260  Gender in Conflict and Peace
S. Thomson, Staff
This course explores and evaluates the relationships among gender, war, and peace, investigating the myriad ways in which cultural ideas about womanhood and manhood have not only shaped, but have been shaped by, wars and by peace-building efforts. The course examines the biological and social aspects of being male or female, and their implications on war and peace. Topics from cross-cultural perspectives are investigated, including forms, mechanisms, and dynamics of collective violence, militarization of everyday life, women in combat, gays in the military, attitudes toward war, rape, and female and male roles in the conduct of war. The course provides students with theoretical and historical understanding of peace and war using gender as the main analytical concept. International case studies are used to analyze how war and peace are influenced by societal constructions of gender. The course is open to first-year, sophomore, and junior students.

301  International Human Rights and Advocacy
S. Thomson
The gap between the promise of international human rights law and its actual practice is vast. For many advocates and activists, the gap is a source of frustration as international human rights laws and norms rarely translate into basic protections at the level of the individual. This course is designed to make students aware of the contentious nature of human rights, both in theory and in practice. It is premised on the idea that human rights are constantly claimed and developed, if not made anew, by multiple actors--whether as rights-holders, advocates, or otherwise, and that this takes place in the context of intense struggle between state and non-state actors. Students examine both the international human rights regime and the struggle for human rights, and how they interact in practice. The course takes a purposeful right-based and victim-centered approach, with the goal of introducing student to the profession of human rights advocacy. Prerequisites: PCON 111, 218, or 225, or permission of instructor.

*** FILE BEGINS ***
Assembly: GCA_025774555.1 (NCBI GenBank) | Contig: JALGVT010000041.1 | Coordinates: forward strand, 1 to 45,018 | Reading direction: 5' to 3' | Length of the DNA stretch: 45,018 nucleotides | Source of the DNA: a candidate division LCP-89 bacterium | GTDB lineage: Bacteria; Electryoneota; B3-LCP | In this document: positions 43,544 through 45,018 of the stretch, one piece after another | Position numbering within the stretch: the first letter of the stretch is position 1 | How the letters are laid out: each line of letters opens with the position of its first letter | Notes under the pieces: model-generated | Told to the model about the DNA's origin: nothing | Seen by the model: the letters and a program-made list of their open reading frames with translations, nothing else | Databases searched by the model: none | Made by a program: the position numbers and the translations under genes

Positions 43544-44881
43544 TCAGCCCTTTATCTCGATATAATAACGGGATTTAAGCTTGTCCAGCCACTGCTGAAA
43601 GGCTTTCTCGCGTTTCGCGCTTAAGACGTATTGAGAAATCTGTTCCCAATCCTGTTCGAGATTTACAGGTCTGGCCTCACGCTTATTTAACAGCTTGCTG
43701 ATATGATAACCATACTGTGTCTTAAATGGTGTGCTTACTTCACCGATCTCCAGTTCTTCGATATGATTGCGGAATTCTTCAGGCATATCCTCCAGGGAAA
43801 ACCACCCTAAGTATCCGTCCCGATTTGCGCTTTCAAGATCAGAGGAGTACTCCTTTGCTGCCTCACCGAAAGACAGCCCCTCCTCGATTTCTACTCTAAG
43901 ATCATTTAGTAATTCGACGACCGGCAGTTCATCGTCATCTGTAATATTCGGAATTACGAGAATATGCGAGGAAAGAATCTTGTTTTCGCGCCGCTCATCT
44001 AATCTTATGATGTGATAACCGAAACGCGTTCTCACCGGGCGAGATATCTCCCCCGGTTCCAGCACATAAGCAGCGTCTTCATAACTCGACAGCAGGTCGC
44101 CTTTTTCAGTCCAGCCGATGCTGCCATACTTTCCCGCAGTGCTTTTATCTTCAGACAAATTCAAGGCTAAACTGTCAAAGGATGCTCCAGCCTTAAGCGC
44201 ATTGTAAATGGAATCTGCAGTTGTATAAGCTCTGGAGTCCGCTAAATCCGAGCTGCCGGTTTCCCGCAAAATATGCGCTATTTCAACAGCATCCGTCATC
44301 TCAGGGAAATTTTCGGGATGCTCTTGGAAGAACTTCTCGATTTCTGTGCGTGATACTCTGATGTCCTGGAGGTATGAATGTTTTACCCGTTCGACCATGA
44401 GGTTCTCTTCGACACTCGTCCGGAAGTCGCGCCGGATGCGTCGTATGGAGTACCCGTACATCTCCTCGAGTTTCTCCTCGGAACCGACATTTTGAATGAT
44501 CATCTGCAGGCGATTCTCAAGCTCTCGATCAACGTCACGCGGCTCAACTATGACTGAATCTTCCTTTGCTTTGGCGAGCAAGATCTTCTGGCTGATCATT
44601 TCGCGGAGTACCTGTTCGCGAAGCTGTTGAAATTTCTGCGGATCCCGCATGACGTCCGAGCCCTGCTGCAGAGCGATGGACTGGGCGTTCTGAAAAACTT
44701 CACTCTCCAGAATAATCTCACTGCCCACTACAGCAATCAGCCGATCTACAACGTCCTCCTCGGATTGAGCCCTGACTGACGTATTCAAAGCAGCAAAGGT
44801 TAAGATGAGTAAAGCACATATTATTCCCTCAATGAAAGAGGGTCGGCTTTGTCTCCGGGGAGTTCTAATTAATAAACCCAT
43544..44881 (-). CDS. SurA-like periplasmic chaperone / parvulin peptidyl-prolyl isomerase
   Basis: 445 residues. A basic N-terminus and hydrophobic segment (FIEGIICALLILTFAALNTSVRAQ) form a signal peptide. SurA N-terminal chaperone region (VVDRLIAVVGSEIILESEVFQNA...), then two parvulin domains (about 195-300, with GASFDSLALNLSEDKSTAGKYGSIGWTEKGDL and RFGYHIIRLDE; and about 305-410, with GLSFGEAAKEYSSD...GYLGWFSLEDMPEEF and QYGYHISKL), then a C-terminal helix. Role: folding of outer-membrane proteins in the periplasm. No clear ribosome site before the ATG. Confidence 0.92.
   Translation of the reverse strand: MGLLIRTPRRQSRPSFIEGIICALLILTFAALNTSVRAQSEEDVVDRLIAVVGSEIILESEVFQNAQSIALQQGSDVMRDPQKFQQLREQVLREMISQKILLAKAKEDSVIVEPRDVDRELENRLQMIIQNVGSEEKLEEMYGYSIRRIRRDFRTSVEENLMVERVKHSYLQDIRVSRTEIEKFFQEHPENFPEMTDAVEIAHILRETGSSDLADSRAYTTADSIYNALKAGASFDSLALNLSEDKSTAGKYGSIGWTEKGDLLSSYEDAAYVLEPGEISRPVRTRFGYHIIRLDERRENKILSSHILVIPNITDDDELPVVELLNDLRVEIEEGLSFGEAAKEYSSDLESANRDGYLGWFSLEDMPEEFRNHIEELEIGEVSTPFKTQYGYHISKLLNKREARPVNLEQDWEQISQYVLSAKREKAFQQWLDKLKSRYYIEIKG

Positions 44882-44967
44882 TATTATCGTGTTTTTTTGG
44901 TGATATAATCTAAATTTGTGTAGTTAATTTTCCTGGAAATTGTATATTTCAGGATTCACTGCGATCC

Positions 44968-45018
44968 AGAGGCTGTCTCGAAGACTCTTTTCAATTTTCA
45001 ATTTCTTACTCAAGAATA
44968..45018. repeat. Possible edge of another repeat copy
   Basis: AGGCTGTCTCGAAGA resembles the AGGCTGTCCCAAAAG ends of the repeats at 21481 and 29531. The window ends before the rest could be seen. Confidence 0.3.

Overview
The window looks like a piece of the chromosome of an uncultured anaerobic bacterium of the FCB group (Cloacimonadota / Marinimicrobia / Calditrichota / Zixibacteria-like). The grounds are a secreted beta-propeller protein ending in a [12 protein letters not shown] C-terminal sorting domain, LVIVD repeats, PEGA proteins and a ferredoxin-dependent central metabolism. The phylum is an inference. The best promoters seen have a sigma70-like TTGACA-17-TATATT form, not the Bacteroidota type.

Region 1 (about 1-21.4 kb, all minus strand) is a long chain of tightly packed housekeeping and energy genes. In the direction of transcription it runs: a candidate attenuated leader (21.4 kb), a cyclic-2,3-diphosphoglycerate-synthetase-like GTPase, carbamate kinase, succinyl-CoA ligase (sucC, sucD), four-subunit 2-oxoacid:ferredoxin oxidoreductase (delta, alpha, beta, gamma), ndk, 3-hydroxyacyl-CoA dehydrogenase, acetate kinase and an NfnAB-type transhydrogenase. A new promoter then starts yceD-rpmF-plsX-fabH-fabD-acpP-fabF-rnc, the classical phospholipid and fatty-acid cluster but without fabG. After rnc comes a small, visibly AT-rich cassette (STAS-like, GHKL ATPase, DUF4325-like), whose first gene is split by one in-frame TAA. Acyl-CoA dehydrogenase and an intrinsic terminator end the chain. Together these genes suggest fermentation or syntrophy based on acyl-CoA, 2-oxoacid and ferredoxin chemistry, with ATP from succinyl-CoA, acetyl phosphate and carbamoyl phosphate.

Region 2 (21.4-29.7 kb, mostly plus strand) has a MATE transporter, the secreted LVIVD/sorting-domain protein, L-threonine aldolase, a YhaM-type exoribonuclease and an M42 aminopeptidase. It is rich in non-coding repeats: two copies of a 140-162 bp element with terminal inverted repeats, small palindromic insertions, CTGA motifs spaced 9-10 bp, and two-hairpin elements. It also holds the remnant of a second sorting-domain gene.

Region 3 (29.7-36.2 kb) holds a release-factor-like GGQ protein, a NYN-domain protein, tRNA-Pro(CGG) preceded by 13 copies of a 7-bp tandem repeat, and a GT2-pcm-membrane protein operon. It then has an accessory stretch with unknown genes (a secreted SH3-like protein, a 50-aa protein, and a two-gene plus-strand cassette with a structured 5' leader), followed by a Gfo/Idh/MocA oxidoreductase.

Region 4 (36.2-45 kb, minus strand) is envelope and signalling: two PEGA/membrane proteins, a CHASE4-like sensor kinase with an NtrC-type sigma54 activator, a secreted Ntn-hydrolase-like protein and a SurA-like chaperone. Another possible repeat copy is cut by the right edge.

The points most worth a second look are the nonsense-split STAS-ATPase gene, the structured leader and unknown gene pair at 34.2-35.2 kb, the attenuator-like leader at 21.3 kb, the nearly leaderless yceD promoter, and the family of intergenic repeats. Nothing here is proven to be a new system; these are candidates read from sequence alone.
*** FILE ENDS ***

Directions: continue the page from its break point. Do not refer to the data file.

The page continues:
310  Geopolitics
This course is crosslisted as GEOG 310. For course description, see “Geography: Course Offerings.”

314  Media War: Peace and Conflict in the Digital Age
D. Monk, Staff
The first purpose of the course is to demonstrate to the student the central importance of media in defining the reality of war, peace, and violence in modern culture. The second goal is to introduce, in a selective manner, film, art, and written works that shaped these definitions. The primary framework is chronological, beginning with a survey of images of war and peace in art and covering in detail World War I and World War II, and ending with current images of war and of preparations for nuclear war. The secondary framework distinguishes types or degrees of war: World War I and World War II, civil wars (Spain) and genocide (the Armenians, the Jews in Europe); struggles of national liberation (Vietnam and Algeria); and prospects of global holocaust, this last creating new imagery — both positive and negative — in art, poetry, fiction, and film. Methods of evaluation: examination and journals.

322  Weapons and War: Interdisciplinary Perspectives
K. Harpp, N. Ries, Staff